Is paid parental leave a ‘welfare wage’? > Check the facts

Who: The current paid parental leave scheme only pays “a welfare wage”. Tony Abbott.

“We need to recognise that paid parental leave should be a work place right and not a welfare payment.” Christine Milne.

The claim: That payments from the present paid-parental-leave scheme are inadequate as it is not a replacement for previous wages.

The facts: People on paid parental leave receive the minimum wage which is presently $16.37 per hour or $622.20 per week. The most generous ‘welfare payment’ is the single pension which is presently $366.80 per week. For people of working age the most relevant ‘welfare payment’ is the single Newstart payment which is presently $248.50 a week.

Discussion of evidence: References to a ‘welfare wage’ and ‘welfare payment’ invites comparison with government pensions and benefits. People on the paid-parental-leave payment receive the minimum wage which is presently 70 per cent higher than the single pension and 150 per cent higher than the single Newstart allowance.

While the Opposition and Greens would like to highlight the differences between the present scheme (introduced by the Labor government) and its own policies, it is misleading to infer the present scheme as paying ‘welfare wages’ when clearly the payments greatly exceed ‘welfare payments’.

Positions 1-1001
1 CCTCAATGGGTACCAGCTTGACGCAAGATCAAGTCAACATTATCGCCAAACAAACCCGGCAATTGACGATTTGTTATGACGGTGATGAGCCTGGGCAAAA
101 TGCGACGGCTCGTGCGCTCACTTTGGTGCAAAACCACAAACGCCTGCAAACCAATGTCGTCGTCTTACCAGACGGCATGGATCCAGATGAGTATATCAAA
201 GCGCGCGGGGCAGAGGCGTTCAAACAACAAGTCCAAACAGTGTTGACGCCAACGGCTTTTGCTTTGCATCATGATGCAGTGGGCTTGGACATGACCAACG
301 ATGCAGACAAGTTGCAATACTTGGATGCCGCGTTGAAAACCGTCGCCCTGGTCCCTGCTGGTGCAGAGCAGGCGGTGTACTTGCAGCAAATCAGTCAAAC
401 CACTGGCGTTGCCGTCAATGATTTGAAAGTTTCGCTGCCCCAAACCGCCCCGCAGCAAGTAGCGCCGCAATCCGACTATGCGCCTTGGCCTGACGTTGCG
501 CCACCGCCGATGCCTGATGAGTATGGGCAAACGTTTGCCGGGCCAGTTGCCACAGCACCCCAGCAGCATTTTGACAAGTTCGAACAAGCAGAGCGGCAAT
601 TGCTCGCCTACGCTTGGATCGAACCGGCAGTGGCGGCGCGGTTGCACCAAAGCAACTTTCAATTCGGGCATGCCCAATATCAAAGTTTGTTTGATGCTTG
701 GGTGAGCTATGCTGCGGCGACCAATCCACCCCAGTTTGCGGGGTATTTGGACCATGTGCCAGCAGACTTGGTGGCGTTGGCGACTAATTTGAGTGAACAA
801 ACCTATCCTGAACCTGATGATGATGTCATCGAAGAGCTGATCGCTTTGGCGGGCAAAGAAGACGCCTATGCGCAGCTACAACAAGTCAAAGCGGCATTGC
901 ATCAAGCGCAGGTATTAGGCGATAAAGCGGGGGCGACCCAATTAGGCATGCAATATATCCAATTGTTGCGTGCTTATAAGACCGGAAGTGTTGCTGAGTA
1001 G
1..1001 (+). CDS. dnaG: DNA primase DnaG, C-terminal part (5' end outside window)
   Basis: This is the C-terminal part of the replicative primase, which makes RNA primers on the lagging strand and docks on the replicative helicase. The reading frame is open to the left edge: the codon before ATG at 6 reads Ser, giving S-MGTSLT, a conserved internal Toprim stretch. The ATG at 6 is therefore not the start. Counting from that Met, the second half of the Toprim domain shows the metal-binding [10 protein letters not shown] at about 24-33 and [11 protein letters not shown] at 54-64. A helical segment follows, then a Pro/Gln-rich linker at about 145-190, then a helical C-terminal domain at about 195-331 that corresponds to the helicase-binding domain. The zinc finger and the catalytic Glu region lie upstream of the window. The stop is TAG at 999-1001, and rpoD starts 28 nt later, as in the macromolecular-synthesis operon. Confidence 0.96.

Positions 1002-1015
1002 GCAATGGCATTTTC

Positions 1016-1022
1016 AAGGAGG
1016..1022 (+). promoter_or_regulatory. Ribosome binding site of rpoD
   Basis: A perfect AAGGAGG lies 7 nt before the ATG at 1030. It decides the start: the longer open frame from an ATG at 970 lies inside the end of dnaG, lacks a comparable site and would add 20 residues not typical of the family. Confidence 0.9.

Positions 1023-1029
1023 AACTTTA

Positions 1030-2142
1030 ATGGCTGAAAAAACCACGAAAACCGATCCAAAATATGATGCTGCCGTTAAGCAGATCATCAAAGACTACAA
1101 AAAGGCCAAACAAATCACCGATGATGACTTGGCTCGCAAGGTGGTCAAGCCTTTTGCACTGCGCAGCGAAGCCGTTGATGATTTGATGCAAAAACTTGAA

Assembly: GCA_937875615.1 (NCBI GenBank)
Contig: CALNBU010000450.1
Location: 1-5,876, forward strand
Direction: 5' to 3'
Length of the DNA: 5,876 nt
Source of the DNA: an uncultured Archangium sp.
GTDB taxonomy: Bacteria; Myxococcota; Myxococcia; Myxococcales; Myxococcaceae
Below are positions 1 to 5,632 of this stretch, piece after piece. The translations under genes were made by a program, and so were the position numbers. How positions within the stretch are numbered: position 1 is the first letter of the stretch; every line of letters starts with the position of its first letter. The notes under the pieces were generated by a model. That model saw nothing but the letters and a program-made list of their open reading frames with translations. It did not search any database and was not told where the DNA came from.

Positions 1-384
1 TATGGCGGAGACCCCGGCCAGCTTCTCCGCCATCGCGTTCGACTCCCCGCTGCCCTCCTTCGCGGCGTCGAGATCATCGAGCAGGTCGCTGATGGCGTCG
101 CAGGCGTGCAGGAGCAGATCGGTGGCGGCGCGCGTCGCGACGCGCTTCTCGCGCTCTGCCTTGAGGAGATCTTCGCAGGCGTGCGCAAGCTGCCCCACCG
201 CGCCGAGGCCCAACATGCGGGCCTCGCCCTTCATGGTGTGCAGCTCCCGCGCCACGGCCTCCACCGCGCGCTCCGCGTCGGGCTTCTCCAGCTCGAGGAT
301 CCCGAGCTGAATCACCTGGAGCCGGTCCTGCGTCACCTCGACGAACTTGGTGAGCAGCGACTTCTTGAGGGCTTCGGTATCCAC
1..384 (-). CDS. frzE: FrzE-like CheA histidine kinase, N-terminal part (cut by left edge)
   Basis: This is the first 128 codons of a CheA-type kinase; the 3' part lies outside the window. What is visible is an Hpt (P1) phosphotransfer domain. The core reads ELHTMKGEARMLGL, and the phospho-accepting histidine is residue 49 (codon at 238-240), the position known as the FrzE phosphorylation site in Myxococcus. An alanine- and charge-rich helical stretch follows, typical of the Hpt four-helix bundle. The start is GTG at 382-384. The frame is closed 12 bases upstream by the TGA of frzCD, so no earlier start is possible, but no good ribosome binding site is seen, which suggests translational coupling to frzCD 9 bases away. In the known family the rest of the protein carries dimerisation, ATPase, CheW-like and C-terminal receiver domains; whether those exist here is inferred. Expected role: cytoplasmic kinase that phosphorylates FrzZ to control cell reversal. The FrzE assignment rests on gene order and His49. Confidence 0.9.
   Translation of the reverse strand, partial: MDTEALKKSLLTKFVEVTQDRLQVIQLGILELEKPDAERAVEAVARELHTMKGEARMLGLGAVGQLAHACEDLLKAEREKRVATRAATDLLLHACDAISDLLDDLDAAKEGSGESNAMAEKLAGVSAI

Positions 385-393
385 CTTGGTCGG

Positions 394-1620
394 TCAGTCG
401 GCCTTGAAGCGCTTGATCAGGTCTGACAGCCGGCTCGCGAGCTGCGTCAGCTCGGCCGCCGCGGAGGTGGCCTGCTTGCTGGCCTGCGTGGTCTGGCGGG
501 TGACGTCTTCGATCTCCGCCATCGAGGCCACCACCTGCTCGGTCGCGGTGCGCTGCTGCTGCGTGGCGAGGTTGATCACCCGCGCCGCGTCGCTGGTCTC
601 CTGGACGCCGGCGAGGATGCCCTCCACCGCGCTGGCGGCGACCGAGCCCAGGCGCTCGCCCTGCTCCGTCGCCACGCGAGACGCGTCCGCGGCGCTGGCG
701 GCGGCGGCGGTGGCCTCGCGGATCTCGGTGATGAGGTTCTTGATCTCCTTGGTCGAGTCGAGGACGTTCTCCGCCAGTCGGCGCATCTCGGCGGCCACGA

A more generous scheme which would involve the replacement of prior earnings for 26 weeks up to a limit set by those earning $150,000 per annum. (The Greens have a $100,000 cap.) Many people are already entitled to paid-parental-leave through arrangements with their employer. Such work-based entitlements as well as sick leave, annual leave, long service leave and contributions towards retirement are earnings related.

If an Abbott Government, supported by the Greens were to provide an earnings-related paid-parental-leave scheme it would be the first time in Australia that a payment to individuals was based on prior earnings (for example neither the Age Pension nor unemployment benefits are calculated on prior earnings).

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